Nolatarian Goes to Washington 12/5/11 – 12/9/11

“Nolatarian Goes to Washington” is a weekly column on the activities of Louisiana Senators David Vitter and Mary Landrieu and Congressmen Steve Scalise and Cedric Richmond.

Senate

After a busy week of violating the Constitution last time we checked in, the Senate didn’t have much activity on the floor this week other than the rejection of two dueling payroll tax cut bills.

House of Representatives

More drug war hysteria on the way with passage on Thursday, 12/8/11, of HR 1254 , otherwise known as the Synthetic Drug Control Act. The bill adds synthetic drugs to Schedule I of the Controlled Substances Act. Scalise voted for and Richmond against. The bill now heads to the Senate. We all know how effective the original bill has been on preventing use and abuse of the already “banned” substances.

Some better news from 12/8; the Farm Dust Regulation Prevention Act of 2011 (HR 1633) passed the House with support from Scalise and opposition from Richmond. The bill temporarily prevents the EPA from placing burdensome regulations on farmers to essentially prevent them from kicking up dust in the course of their work.

Can We All Just DBE Honest Here?

Remember that City Council ordinance to prevent medium-box retail stores like Family Dollar and Dollar General from building more stores in favor of big-box retailers I wrote about here and here? Well, the city must have forgot…Check out my latest post at Southern Libertarian for more on business impediments.

Ron Paul 2012 in Louisiana

I just got off the phone with Ron Paul’s Baton Rouge office to clarify a posting they made. Apparently, a little known secret in Louisiana is that the Republican Party does have a Presidential Preference Caucus in addition to the Primary on March 24, 2012. The dates of the caucuses have not yet been announced, but if you wish to participate you must be registered as a Republican by this Thursday, December 15, 2011 (you still have until 2/22/12 to change for the Primary). Changing your registration or registering for the first time is done easily enough on the Secretary of State website. The campaign will let me know when the caucus dates are announced and I will pass that info along. Oh, and yes, I did change from an “independent” solely to vote for Dr. No.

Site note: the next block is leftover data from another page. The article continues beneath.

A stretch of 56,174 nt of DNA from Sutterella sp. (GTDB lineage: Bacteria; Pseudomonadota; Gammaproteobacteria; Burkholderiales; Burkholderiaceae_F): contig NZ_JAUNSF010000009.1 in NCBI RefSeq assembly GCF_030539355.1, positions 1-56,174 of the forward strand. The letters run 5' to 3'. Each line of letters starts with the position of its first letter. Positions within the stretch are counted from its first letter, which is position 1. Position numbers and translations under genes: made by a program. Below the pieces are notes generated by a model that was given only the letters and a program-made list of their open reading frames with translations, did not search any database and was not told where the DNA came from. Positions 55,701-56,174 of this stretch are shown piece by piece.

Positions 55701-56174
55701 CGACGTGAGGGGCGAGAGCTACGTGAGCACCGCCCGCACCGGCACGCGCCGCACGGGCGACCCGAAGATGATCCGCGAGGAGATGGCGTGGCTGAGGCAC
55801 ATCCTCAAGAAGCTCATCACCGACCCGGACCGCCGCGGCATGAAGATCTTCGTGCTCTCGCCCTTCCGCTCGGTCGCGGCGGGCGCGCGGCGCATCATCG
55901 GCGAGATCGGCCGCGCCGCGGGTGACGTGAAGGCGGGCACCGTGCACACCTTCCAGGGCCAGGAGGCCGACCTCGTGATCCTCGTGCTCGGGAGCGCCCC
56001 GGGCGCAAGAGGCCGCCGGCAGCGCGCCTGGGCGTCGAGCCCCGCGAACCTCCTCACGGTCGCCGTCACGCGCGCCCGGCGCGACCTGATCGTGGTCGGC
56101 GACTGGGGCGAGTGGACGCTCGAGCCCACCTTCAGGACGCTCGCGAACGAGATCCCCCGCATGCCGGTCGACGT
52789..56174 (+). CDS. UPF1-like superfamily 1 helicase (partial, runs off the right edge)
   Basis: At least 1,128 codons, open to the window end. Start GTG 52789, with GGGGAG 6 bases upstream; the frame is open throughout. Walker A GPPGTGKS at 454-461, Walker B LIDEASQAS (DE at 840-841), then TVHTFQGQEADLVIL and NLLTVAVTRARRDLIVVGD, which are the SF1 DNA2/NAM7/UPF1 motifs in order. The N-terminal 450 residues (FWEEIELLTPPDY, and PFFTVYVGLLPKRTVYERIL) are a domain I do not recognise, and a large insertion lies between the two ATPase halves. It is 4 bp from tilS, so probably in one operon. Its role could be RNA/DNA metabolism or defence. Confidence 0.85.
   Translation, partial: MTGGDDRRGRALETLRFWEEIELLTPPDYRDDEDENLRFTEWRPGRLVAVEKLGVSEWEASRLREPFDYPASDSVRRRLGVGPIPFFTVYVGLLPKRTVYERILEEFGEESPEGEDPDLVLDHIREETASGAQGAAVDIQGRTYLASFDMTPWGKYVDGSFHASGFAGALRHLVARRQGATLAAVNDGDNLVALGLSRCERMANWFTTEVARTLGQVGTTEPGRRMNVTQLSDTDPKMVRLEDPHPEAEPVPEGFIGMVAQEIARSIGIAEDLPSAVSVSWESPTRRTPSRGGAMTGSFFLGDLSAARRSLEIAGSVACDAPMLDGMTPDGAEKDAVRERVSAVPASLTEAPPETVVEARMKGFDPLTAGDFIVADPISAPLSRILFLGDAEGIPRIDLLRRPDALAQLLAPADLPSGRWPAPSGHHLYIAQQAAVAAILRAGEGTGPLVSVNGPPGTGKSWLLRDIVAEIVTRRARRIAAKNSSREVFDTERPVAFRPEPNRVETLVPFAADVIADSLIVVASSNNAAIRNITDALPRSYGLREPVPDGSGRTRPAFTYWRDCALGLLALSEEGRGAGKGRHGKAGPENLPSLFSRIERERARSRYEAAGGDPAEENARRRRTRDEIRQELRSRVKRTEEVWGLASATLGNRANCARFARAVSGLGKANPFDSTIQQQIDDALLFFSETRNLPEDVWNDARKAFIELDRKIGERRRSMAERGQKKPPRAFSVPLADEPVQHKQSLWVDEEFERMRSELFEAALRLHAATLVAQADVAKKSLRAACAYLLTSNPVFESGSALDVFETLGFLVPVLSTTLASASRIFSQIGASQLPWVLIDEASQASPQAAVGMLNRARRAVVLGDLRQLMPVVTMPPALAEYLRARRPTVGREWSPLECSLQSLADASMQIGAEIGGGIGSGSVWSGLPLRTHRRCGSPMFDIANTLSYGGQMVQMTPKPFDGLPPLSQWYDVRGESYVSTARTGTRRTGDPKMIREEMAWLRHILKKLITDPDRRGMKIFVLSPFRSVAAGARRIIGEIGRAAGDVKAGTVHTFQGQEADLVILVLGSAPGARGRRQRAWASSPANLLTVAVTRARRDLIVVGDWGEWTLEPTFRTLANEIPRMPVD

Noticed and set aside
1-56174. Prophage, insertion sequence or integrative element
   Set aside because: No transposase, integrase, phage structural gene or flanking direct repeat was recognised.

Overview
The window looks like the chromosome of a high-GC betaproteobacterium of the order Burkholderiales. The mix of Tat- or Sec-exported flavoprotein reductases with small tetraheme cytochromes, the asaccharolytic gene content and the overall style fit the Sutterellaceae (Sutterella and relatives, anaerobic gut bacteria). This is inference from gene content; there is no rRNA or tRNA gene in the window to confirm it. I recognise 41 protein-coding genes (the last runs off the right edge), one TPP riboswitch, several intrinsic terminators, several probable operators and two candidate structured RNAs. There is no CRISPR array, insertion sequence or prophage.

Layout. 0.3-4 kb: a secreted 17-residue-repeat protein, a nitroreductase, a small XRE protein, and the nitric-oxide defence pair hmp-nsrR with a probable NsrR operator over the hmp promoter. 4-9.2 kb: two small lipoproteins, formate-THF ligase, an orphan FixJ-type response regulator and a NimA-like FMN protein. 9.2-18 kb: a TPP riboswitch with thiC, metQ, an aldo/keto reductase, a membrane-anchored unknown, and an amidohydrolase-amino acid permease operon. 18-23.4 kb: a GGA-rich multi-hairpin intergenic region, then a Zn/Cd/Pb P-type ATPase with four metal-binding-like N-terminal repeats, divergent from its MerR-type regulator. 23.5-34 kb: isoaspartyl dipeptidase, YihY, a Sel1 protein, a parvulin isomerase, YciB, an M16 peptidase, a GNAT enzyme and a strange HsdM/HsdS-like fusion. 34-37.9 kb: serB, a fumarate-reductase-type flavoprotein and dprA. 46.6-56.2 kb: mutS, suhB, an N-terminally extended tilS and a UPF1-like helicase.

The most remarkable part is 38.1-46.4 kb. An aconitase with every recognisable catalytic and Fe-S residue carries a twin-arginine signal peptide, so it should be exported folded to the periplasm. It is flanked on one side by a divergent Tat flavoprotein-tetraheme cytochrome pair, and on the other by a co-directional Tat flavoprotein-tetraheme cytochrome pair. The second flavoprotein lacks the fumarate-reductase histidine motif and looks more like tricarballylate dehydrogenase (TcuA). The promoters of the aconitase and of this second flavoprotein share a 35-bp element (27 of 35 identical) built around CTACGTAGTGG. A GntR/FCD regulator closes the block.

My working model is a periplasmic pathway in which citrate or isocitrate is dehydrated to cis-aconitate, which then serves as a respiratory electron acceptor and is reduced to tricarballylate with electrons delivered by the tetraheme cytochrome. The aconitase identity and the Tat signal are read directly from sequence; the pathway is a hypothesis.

Nolatarian Goes to Washington 11/21/11 – 12/2/11

“Nolatarian Goes to Washington” is a weekly column on the activities of Louisiana Senators David Vitter and Mary Landrieu and Congressmen Steve Scalise and Cedric Richmond.

Apologies for getting a little behind with this column. Will cover 2 weeks with this post.

Senate

The biggest action in the Senate was the debate over S. 1867, the National Defense Authorization Act for Fiscal Year 2012. Aside from setting the “Defense” budget for next year, a provision was added primarily by John McCain (R-AZ) and Carl Levin (D-MI) that would allow the U.S. military to detain American citizens indefinitely for suspected terrorist activities, even if caught on U.S. soil. This measure directly violates Constitutionally protected Due Process for U.S. citizens. So, how did Sens David Vitter and Mary Landrieu vote? Lets start with 3 amendments offered to the bill; the Udall (CO) Amendment 1107, Paul Amendment 1064, and Feinstein Amendment 1126 all sought to limit the bill’s provisions against holding U.S. citizens without trial. Vitter and Landrieu both voted against ALL 3. Naturally, they joined 91 other senators in passing the whole bill on Dec. 1, 2011. I emailed both Senator’s offices about this and only Vitter’s staff responded with a reply completely ignoring the question about U.S. citizens. Major fail for the Constitution on this bill unless Pres. Obama vetoes as he’s threatened to do. I wrote more about this here last week.

One redeeming action by Vitter is the co-introduction of S. 1932. The bill would require the Obama administration to issue a permit for the Keystone XL pipeline within 60 days, as opposed to Obama’s stated wish to postpone a decision until after the 2012 election.

Randomly, Landrieu apparently feels she knows more about running an airline than the airlines do. Air Mary?

House of Representatives

Remember that box on your federal tax return that asks if you want to donate to federal campaigns? Well, this bill that passed with support from Steve Scalise and opposition from Cedric Richmond would discontinue taxpayer funded presidential election campaigns and party conventions and apply any leftover funds directly to the federal budget deficit. Also, it eliminates the Election Assistance Commission, consolidating its duties into the Federal Election Commission. Here’s hoping for a passage through the Senate.

Also taking expected positions, Scalise votes for, and Richmond against, successful bill HR 527 which analyses the impact of regulations on small businesses and forces alternatives to be studied. Keeping the theme with their votes, HR 3010 passed which would reform the process of analysing and creating new regulations and guidelines.